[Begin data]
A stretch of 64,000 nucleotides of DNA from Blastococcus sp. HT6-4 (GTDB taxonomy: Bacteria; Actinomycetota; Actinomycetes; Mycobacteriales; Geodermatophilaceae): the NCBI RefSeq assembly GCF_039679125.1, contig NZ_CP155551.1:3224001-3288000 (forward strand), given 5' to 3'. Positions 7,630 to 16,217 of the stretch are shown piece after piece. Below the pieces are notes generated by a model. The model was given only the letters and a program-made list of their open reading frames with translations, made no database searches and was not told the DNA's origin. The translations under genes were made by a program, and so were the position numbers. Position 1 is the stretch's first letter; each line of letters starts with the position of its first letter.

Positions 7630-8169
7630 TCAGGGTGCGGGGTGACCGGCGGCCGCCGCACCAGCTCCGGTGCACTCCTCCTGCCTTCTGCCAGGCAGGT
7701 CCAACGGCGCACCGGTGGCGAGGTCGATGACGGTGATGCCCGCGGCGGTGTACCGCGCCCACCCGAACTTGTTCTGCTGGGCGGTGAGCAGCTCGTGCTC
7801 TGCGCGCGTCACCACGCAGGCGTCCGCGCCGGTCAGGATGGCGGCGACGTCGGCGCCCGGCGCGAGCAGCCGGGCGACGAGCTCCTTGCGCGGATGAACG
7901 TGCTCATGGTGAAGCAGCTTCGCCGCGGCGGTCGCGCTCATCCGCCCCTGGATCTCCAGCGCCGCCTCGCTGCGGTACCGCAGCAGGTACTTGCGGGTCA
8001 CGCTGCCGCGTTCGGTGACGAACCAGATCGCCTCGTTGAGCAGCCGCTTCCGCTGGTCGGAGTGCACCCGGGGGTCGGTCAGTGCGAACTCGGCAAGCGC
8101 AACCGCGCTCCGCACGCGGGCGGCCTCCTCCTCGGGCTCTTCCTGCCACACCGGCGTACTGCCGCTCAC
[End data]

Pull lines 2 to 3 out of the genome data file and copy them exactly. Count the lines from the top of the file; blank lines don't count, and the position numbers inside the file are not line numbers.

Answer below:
Positions 7630-8169
7630 TCAGGGTGCGGGGTGACCGGCGGCCGCCGCACCAGCTCCGGTGCACTCCTCCTGCCTTCTGCCAGGCAGGT